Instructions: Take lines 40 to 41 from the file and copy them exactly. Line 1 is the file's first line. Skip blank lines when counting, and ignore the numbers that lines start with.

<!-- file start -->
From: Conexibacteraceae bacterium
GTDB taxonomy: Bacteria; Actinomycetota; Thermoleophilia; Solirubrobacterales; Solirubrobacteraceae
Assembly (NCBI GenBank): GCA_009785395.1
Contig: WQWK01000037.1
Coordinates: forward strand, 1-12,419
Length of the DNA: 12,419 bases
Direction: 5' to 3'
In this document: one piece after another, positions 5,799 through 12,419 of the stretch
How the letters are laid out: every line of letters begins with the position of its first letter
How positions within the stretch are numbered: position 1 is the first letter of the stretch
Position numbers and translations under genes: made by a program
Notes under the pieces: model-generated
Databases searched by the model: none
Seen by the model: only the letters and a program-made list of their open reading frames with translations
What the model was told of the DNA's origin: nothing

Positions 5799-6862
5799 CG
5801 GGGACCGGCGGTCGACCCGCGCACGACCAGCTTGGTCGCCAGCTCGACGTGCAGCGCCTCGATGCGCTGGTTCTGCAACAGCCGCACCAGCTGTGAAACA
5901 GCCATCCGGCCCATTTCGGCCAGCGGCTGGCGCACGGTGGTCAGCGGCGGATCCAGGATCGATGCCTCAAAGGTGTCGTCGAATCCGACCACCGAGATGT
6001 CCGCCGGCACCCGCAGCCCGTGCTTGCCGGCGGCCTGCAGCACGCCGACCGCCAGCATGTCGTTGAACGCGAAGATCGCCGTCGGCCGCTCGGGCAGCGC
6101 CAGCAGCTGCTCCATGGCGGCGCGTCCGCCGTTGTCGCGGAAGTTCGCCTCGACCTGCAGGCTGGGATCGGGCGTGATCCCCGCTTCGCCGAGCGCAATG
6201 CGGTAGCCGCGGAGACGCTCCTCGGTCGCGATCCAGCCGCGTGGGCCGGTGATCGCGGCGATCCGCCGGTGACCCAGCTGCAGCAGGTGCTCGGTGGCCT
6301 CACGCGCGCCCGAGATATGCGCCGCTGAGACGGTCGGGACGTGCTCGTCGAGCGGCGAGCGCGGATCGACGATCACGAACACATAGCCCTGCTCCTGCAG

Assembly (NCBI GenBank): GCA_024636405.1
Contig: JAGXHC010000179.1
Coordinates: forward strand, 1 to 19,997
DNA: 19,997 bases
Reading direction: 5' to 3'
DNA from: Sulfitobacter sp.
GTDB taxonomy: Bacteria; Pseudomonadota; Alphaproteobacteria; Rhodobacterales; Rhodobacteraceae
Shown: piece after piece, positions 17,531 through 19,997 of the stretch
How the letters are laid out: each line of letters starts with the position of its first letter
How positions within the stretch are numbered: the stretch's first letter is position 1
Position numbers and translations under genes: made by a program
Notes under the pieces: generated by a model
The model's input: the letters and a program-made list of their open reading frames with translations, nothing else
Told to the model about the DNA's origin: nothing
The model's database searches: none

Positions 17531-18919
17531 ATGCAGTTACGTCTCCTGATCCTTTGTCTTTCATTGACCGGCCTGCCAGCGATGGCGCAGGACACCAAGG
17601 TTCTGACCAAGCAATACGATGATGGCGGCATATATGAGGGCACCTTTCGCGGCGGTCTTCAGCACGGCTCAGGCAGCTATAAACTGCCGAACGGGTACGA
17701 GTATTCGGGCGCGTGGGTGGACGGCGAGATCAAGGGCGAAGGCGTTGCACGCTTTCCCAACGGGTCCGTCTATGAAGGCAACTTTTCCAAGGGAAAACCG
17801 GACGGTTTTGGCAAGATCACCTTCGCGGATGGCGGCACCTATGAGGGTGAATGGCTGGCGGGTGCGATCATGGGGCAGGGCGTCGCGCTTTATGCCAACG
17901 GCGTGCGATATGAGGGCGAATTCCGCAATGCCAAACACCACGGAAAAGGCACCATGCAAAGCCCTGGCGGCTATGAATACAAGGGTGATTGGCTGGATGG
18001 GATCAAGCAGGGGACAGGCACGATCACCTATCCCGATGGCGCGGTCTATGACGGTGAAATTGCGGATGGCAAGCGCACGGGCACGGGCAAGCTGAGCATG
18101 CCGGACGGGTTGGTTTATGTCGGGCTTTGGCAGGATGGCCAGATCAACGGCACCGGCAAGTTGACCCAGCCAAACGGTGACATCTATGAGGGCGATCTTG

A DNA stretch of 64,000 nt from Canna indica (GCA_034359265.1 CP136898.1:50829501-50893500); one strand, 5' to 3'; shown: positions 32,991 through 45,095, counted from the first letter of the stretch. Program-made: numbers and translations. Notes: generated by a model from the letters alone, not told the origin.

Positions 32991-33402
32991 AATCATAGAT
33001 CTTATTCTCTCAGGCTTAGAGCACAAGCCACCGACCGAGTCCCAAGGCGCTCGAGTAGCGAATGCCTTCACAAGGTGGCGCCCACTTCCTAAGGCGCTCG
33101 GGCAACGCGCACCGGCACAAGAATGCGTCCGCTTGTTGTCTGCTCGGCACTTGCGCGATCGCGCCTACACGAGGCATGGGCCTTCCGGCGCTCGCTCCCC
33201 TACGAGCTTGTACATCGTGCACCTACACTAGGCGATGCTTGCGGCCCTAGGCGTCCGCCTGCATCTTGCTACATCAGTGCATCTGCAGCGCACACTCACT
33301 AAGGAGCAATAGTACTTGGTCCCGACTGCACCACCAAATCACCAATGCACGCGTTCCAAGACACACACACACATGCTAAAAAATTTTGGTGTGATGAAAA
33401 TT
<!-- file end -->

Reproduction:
17531 ATGCAGTTACGTCTCCTGATCCTTTGTCTTTCATTGACCGGCCTGCCAGCGATGGCGCAGGACACCAAGG
17601 TTCTGACCAAGCAATACGATGATGGCGGCATATATGAGGGCACCTTTCGCGGCGGTCTTCAGCACGGCTCAGGCAGCTATAAACTGCCGAACGGGTACGA